Soldiers of assimilation.

I’ve been thinking a lot about the general lack of response to our claim that our culture, language, and identity have been destroyed, and by the willful replacement of this with “culture” and “heritage” camps and the like. This was touched on in the item Neo-colonialism: APs on the front lines of Empire, but I’ve since expanded on this in a response to a fellow adoptee who is the “reverse” of many of us, adopted as a “white” child into an “ethnic” family. I’ve always regretted that my adoptive family showed little in the way of interest in their cultural background except as that fit into the national mythology of immigration and assimilation. Are there any TREs who have experienced the reverse? Meaning, in any way were educated about their adoptive cultural roots such that these were expressed in a manner resistant to the dominant model?

4 thoughts on “Soldiers of assimilation.

  1. I tend to be hypersensitive to (particularly verbal) expressions of hypocrisy (e.g., “there’s only one right way, my way”). Ignoring the problematic question “where does ‘white’ start,” for adults who are trying to assimilate, they (I assume) must first build up an impression of “what it means” to be “white” (one has to put that in quotation marks because Italians and Irish, for instance, weren’t necessarily white when they first immigrated to the US). Of course, in some way, even non-unwhite people have to do this insofar as they wish to obtain the markers for middle-class (or higher) rectitude.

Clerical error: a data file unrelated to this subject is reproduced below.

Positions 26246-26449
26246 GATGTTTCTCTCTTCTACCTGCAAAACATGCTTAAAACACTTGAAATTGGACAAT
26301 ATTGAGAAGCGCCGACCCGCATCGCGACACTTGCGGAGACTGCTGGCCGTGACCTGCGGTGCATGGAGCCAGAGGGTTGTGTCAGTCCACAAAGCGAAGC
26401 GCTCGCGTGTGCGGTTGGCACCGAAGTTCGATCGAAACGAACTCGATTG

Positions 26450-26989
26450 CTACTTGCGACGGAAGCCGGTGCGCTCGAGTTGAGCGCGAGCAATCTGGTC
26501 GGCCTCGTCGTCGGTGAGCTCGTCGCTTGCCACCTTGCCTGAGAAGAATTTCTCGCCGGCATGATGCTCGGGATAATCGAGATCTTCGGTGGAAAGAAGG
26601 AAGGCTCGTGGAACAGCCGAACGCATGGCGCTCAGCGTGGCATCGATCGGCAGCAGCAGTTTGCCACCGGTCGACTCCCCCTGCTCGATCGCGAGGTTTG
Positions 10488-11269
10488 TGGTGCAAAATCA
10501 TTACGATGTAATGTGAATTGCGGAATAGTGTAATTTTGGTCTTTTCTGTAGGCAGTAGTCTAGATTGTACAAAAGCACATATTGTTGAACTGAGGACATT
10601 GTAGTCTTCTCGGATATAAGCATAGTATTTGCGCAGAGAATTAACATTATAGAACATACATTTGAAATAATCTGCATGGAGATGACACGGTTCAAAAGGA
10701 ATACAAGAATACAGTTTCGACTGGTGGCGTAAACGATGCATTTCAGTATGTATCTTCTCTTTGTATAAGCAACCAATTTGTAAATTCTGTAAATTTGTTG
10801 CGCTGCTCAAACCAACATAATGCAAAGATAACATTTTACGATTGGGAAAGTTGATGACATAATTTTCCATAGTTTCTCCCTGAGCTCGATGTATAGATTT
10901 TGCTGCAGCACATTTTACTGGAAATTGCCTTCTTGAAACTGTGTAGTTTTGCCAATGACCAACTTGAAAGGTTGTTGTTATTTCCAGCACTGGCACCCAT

So then, for assimilating adults (or adults that are trying to assimilate), their children (adoptive or otherwise) could potentially observe the disparity between “who the person is” and “what they think white is”. Just as the assimilationist narrative (from assimilators) often speaks of being “American” as opposed to “white” or “middle class,” being raised by a Hispanic father–what I remember most about him was not that he was Hispanic, but how persnickety he was about his upper middle status. To this day, he never fails to introduce himself as Doctor Lopez, and will correct you if you reply with “Mister”.

    Back to hypocrisy, many of the failings I credited by father growing up were precisely because of the disparity between his middle class claims of rectitude and, for instance, his violent temper, his dictatorial attitude, and his sometimes unrestrained emotionality. (I saw him cry more often growing up than my mother.)